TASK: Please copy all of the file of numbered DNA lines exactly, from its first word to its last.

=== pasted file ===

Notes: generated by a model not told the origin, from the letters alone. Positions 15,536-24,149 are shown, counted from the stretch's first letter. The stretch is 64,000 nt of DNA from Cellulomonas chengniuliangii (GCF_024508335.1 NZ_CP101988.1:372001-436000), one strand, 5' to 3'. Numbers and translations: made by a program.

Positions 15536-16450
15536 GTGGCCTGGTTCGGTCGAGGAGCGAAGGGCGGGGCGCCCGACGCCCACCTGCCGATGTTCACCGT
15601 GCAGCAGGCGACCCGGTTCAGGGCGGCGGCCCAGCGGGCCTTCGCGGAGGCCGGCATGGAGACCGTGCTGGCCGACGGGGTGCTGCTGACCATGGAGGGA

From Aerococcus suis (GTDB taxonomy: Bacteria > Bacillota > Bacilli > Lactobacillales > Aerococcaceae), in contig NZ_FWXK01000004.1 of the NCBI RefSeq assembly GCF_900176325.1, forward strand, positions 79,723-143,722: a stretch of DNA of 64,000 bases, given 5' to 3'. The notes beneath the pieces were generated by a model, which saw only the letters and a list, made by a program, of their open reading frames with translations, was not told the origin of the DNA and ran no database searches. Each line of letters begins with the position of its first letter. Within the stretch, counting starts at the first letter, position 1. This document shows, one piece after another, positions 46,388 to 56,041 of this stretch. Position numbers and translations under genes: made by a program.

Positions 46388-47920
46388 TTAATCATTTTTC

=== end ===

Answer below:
Notes: generated by a model not told the origin, from the letters alone. Positions 15,536-24,149 are shown, counted from the stretch's first letter. The stretch is 64,000 nt of DNA from Cellulomonas chengniuliangii (GCF_024508335.1 NZ_CP101988.1:372001-436000), one strand, 5' to 3'. Numbers and translations: made by a program.

Positions 15536-16450
15536 GTGGCCTGGTTCGGTCGAGGAGCGAAGGGCGGGGCGCCCGACGCCCACCTGCCGATGTTCACCGT
15601 GCAGCAGGCGACCCGGTTCAGGGCGGCGGCCCAGCGGGCCTTCGCGGAGGCCGGCATGGAGACCGTGCTGGCCGACGGGGTGCTGCTGACCATGGAGGGA

From Aerococcus suis (GTDB taxonomy: Bacteria > Bacillota > Bacilli > Lactobacillales > Aerococcaceae), in contig NZ_FWXK01000004.1 of the NCBI RefSeq assembly GCF_900176325.1, forward strand, positions 79,723-143,722: a stretch of DNA of 64,000 bases, given 5' to 3'. The notes beneath the pieces were generated by a model, which saw only the letters and a list, made by a program, of their open reading frames with translations, was not told the origin of the DNA and ran no database searches. Each line of letters begins with the position of its first letter. Within the stretch, counting starts at the first letter, position 1. This document shows, one piece after another, positions 46,388 to 56,041 of this stretch. Position numbers and translations under genes: made by a program.

Positions 46388-47920
46388 TTAATCATTTTTC